Content Management Systems (CMS)

We’ve already had a crack at developers and system administrators for introducing vulnerabilities, so we might as well have a pop at marketing and content management teams too. Content Management Systems (CMS) such as WordPress allow non-technical teams to manage web presences such as blogs. However by design many allow the pasting of rich content and links, which are an attractive vector for attackers to seek to introduce vulnerabilities such as Stored Cross Site Scripting (XSS). CMSs can be updated multiple times per week, or even per day – so does it make sense to only scan the application annually?

 

Included Dynamic Third Party Code

It has become very common for websites to include third-party client-side JavaScript libraries into their applications. Third-party JavaScript is incredibly time-saving for developers and allows them to leverage common functionality in an easy and standarised manner. Notable examples include the near-ubiquitous jQuery UI and React.js but there are thousands of others providing functionality including visitor tracking.

Many libraries are called by websites from remote servers and contain code that may be managed by an unknown party. Where this is done, the over-burden of trust in these third-party libraries can prove costly where there are code errors such as XSS or sandbox implementation errors, or  malicious malware introduction by developers. Because the JavaScript is typically called directly from a CDN server, it has received no review by the organisation but critically the organisation controls only the call, not the content returned, which can change immediately without the organisation having visibility. Frequent vulnerability scanning ensures that this risk is reduced and dangerous third-party JavaScript includes flagged as early as possible.

 

Retests

It is important that vulnerability scanning is performed not only to detect vulnerabilities, but critically that follow-up scanning is also performed to verify and provide assurance on claimed fixes. Investigations following Equifax’s well-publicised data breach of 2017 appears to suggest that Equifax were aware of the requirement to patch their systems against a known and published vulnerability, but that they failed to retest systems in order to ensure that they had been patched correctly –  failure that led directly to the theft of sensitive data relating to 145 million people.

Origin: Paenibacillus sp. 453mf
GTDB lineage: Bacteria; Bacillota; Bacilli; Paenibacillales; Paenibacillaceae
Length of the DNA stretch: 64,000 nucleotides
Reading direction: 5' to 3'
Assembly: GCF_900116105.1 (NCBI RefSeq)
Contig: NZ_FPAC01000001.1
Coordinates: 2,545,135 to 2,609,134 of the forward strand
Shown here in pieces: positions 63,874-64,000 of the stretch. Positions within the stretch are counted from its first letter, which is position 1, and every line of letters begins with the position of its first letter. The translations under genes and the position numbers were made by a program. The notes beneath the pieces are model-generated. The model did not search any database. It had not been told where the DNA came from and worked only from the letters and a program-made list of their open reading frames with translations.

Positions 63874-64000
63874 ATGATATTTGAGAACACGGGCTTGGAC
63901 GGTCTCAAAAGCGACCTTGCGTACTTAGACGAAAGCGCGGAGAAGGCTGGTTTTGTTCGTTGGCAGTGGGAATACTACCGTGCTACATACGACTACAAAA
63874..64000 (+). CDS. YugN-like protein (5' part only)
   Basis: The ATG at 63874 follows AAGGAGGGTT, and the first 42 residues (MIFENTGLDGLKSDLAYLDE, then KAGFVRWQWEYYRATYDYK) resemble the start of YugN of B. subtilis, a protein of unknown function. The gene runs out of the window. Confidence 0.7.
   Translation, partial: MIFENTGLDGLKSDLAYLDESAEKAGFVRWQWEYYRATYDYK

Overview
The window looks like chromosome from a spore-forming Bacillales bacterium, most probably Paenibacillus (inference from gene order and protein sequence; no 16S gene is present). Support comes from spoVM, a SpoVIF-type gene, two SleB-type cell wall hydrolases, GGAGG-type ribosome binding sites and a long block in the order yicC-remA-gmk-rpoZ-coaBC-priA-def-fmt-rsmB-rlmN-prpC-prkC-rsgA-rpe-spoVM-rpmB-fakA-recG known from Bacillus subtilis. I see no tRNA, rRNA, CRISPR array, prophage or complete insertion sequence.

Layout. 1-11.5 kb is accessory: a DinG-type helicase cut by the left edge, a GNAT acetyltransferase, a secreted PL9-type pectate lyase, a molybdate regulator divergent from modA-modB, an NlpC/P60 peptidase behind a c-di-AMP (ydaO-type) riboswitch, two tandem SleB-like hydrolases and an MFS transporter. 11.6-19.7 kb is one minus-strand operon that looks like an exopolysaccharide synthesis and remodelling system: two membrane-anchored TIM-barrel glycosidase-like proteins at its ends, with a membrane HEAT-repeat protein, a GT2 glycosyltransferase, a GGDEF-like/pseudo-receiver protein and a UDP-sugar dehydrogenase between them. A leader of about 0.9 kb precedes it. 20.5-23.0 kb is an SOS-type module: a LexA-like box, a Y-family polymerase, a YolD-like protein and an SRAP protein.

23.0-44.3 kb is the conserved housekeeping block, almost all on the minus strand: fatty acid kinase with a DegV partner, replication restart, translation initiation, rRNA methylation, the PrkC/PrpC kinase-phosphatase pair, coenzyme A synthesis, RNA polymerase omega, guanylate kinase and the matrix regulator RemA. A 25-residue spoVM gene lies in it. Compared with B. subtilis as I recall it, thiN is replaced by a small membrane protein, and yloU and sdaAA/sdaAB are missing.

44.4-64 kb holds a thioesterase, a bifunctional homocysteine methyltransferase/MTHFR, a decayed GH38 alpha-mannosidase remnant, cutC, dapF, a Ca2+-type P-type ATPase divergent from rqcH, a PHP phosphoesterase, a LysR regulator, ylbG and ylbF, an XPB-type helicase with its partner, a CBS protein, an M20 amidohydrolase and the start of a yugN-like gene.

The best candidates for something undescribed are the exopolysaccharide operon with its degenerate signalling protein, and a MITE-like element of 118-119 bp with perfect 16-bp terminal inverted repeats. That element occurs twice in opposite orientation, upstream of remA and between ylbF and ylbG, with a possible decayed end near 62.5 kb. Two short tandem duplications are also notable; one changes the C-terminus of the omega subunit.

If you only perform a scan annually, or quarterly, you are failing to follow up on verification that vulnerabilities discovered in previous scans are being remediated in timescales mandated by organisational policy or in line with risk.

 

Trends & Metrics

Most teams tasked with vulnerability detection and management will at some point either (a) be asked by their senior management to provide some reporting on trends and metrics on vulnerability detection and remediation rates in terms of burn-down and deltas, or else (b) want to provide these metrics themselves.

The more often your vulnerability scans execute, the more granular your reporting is and the more useful they will prove. If you have one data point per year, your metric granularity is going to be pretty terrible and any trend analysis requested effectively useless and undeliverable.

 

Vulnerability Scanning with AppCheck

The bottom line is that without performing regular vulnerability scans, you do not have consistent visibility on your vulnerability landscape and are one step behind the hackers. If you would like more information on how AppCheck are helping businesses across the UK run regular vulnerability assessments please get in touch on info@appcheck-ng.com